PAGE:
If the car goes in the ditch, he said it’s necessary to make sure the tailpipe is free of snow to prevent carbon monoxide from building up in the vehicle.

A shovel, warm blanket, road flares and flashlights that work are also part of the survival kit. And Hodapp warned people not to take for granted that their cell phones will allow them to call for help. They might go off the road in an area with no cell phone reception.
In addition, Hodapp listed the following precautions:

  • Get a tune-up.
  • Check battery.
  • Check coolant.
  • Check Wipers.
  • Keep gas tank close to full.
  • Keep washer fluid full and carry an extra gallon.
  • Sand bags.
  • Block heater.
  • Snow tires.

Drive slowly, anticipate, plan, drive defensively.

Decrease speed and leave plenty of room to stop, at least three times more space than usual behind the car in front of you.

Brake gently to avoid skidding. If wheels start to lock up, ease off the brake.

Keep your lights and windshield clean.

Use low gears to keep traction, especially on hills.

Don’t pass snow plows and sanding trucks. The drivers have limited visibility, and you’re likely to find the road in front of them worse than the road behind.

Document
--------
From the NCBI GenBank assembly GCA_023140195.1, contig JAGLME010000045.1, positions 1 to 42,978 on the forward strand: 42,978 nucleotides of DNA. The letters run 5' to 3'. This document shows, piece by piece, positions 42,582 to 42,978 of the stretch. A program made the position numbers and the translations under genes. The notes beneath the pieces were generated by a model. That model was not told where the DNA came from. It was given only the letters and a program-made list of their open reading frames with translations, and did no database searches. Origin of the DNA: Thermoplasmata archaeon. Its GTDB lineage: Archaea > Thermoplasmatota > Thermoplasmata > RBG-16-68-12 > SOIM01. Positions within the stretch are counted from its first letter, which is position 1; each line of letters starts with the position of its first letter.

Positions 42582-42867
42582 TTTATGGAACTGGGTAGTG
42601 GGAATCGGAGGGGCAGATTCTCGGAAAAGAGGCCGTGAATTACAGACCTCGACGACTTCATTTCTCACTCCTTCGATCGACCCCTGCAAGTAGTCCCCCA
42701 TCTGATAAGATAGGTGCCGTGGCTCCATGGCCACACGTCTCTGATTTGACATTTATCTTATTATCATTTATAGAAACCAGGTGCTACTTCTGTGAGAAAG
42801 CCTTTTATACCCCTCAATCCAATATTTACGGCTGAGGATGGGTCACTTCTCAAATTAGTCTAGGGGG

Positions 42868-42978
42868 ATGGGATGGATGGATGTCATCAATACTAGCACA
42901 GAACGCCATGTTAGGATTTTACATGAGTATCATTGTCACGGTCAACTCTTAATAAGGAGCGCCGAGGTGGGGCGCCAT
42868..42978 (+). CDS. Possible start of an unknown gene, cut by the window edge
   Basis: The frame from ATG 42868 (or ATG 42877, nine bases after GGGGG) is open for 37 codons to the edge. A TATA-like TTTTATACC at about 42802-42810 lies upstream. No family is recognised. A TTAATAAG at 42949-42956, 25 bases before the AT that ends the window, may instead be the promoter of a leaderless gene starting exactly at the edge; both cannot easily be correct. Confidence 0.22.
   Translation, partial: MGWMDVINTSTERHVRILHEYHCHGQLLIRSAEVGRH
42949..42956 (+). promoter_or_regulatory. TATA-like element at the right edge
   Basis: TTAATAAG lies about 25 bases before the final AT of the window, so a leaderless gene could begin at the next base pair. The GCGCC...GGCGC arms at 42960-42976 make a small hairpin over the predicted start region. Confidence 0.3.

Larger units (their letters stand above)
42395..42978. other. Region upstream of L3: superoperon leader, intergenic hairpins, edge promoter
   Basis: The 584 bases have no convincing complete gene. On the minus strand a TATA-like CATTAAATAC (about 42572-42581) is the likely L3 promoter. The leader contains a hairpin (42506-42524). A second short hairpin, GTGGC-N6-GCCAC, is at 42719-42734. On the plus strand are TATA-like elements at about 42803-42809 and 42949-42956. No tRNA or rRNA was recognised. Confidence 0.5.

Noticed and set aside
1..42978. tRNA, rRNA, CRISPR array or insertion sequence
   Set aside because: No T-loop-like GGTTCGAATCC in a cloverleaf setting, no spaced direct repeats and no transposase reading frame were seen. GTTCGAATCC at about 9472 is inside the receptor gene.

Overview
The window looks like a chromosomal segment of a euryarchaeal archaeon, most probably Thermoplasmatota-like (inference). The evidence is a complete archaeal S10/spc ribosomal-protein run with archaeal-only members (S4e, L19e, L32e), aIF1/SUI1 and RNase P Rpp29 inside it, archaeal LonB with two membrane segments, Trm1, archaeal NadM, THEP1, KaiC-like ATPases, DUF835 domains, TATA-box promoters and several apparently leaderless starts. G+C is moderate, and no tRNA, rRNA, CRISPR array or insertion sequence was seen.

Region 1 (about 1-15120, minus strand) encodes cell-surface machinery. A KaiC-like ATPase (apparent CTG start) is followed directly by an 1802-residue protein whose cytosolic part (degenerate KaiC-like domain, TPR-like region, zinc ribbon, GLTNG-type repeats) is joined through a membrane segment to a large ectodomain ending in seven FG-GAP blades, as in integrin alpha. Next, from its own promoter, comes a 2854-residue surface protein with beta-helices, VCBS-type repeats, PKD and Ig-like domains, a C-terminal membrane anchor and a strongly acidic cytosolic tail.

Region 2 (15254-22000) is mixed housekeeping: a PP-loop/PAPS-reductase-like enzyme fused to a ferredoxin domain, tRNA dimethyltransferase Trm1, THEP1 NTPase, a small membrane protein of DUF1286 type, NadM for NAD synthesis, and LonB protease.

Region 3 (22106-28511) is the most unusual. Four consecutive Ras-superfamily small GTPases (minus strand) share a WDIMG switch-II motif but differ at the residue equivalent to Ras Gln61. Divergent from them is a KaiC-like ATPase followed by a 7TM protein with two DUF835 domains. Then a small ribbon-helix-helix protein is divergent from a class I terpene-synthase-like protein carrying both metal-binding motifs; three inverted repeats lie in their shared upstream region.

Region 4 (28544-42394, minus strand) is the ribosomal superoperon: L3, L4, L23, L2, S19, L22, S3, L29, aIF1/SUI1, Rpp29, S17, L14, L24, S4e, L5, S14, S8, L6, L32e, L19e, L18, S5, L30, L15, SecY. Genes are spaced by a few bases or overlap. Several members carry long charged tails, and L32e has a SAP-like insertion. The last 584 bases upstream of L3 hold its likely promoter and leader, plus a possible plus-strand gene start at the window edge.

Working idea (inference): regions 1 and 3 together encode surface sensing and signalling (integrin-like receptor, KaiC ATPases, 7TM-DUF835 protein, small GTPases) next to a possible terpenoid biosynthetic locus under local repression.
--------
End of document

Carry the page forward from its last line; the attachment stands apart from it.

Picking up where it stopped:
Don’t assume your vehicle can handle all conditions. Even four-wheel and front-wheel drive vehicles can encounter trouble on winter roads.

If your wheels skid, take foot off the accelerator, steer in the direction the front wheels should go. If rear wheels are sliding left, steer left. If they’re sliding right, steer right.

If rear wheels start sliding the other way, ease the steering wheel toward that side. You might have to steer left and right a few times to get your vehicle completely under control.

If you have standard brakes, pump them gently.

If you have anti-lock brakes (ABS), do not pump the brakes. Apply steady pressure to the brakes. You will feel the brakes pulse — this is normal.

If your front wheels skid, take your foot off the gas and shift to neutral, but don’t try to steer immediately.

As the wheels skid sideways, they will slow the vehicle and traction will return. As it does, steer in the direction you want to go. Then put the transmission in “drive” or release the clutch, and accelerate gently.

If you get stuck, don’t spin your wheels. This will only dig you in deeper.

Turn your wheels from side to side a few times to push snow out of the way.

Use a light touch on the gas, to ease your car out.

Use a shovel to clear snow away from the wheels and the underside of the car.

Pour sand, kitty litter, gravel or salt in the path of the wheels, to help get traction.

Try rocking the vehicle. (Check your owner’s manual first — it can damage the transmission on some vehicles.) Shift from forward to reverse, and back again. Each time you’re in gear, give a light touch on the gas until the vehicle gets going.

Other necessary equipment includes:

  • Jumper cables.
  • Tow and tire chains.
  • Bag of salt or cat litter.
  • Tool kit.
  • Reflective triangles and brightly-colored cloth.
  • Compass.
  • First aid kit.
  • Ice scraper and snow brush.
  • Wooden stick matches in a waterproof container.
  • Scissors and string/cord.